Rufina Bazlova

Rufina Bazlova (1990, Grodno) is a Prague-based Belarusian artist who works in illustration, social artwork, scenography, and performance. Rufina gained an international profile for her series The History of Belarusian Vyzhyvanka, which uses the traditional folk embroidery medium to depict peaceful protests in Belarus. The artist is also known as the author of the fully embroidered comic Zhenokol (Feminnature), which explores the theme of feminism present in folk traditions. Bazlova got a Master’s degree in illustration (FDU LS, ZČU. 2015) and a second bachelor’s degree in stage design (KALD, DAMU. 2020).

Sofia Tocar (1990, Moldova) graduated from Charles University in Prague, where she successfully finished a Master’s of History of Art and Architecture. During her studies, she worked as a program assistant at the Centre for Contemporary Art Futura and as a guide at the Lobkowicz Collections. Sofia then became part of the Prague Civil Society Centre, where she coordinated visual communication projects and events in Eastern Europe and Central Asia. During the last few years, Sofia has actively worked in the documentary film industry, and has curated activist projects and exhibitions.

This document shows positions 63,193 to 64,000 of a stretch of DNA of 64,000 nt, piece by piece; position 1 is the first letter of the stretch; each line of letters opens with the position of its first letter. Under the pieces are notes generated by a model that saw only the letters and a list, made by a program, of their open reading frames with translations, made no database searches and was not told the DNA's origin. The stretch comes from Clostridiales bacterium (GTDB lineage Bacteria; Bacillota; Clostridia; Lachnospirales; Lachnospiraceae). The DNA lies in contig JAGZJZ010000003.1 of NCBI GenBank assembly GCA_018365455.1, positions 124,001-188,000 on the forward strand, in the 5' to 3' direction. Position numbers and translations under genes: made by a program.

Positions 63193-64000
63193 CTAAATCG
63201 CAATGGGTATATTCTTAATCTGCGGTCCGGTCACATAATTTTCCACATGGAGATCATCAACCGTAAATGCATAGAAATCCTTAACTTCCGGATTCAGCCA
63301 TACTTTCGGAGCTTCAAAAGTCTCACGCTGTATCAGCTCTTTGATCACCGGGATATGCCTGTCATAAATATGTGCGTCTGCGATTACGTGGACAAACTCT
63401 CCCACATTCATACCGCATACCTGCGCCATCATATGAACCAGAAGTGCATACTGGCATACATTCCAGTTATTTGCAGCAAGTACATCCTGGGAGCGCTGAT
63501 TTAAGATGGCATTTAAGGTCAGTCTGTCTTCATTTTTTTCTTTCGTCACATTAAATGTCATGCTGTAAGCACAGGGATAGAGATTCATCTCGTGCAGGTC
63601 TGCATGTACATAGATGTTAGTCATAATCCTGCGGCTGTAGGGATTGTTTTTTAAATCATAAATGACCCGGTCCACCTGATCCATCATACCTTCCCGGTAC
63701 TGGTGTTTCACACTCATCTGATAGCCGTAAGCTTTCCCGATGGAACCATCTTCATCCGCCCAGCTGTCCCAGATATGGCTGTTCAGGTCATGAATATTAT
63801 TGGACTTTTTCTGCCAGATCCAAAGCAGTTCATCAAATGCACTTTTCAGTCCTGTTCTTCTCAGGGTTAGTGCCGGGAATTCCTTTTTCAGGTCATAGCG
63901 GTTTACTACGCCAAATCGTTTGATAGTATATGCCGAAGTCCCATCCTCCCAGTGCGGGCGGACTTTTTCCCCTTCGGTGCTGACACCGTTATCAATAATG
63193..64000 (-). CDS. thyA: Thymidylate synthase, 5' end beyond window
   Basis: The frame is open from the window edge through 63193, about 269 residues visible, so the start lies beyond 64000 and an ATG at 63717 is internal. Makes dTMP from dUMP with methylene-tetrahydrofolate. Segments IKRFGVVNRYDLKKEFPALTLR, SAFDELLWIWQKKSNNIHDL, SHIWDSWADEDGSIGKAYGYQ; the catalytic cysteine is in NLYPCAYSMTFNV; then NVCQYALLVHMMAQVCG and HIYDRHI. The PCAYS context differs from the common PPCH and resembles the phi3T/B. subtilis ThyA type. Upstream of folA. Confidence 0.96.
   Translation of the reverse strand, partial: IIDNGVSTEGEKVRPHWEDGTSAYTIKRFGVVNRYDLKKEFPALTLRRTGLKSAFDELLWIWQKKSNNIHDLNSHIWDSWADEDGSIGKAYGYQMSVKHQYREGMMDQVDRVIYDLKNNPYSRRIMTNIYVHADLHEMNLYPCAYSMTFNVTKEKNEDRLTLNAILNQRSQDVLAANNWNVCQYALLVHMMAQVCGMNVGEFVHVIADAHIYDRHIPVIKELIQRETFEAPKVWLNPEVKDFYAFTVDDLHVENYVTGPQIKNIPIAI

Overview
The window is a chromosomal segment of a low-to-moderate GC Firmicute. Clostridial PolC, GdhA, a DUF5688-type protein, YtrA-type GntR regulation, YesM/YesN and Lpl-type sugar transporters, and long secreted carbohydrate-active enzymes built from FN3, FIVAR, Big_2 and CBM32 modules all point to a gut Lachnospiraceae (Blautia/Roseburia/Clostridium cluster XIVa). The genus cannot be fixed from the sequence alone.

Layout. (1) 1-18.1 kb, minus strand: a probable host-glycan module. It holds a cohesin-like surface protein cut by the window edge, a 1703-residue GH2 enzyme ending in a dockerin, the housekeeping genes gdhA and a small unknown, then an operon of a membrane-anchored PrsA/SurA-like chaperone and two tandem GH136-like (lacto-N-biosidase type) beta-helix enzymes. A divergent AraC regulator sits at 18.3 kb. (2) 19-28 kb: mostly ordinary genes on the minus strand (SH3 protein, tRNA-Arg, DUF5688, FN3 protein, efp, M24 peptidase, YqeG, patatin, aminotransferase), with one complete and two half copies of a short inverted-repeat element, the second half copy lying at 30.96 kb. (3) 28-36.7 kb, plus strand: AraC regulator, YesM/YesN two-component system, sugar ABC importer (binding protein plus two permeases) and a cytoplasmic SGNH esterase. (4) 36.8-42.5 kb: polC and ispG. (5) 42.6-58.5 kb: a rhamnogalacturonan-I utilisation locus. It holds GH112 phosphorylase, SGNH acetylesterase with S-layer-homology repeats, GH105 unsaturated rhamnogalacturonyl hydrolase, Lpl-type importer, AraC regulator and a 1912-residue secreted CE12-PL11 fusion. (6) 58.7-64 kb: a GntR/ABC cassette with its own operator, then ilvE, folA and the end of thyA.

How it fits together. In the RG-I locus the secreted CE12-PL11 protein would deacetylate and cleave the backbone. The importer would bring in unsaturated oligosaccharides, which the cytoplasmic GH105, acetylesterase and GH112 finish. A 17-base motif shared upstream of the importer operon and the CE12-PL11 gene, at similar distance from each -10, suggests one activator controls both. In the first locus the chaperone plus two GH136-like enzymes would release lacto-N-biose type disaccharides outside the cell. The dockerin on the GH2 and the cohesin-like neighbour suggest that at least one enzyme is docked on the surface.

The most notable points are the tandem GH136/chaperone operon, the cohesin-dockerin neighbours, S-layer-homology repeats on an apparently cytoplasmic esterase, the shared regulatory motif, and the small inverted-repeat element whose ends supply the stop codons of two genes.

Embroidery, 2021

Stitchit is an art group created in 2021 by visual artist Rufina Bazlova and curator Sofia Tocar. Together they work on socio-political issues, using the traditional technique of embroidery as a tool of resistance and dialogue. Stitchit involves different communities and individuals in the creation process and blurs the lines of authorship.
The number of officially recognized political prisoners in Belarus currently reaches more than 1000 people. The works tell the story of each wrongfully convicted citizen, creating their portraits by using the traditional Belarusian technique of embroidery with red thread on a white background. The process of embroidery is a long and meditative experience, allowing one to concentrate on the thoughts and feelings of a particular arrestee, working in silence.
The embroidered works present a short account of these arrests, with the folk name of the offense at the top. Those who decide to take part register via, then receive patterns and instructions for the embroidery, the address of the prison where the person is being held, and information about the websites through which the convicted can be supported. The project aims to highlight that joint action is the key to freedom, and its final form will be a collective quilt of all the embroidered portraits, which will be a tangible symbol of the intertwining of political events and human destinies.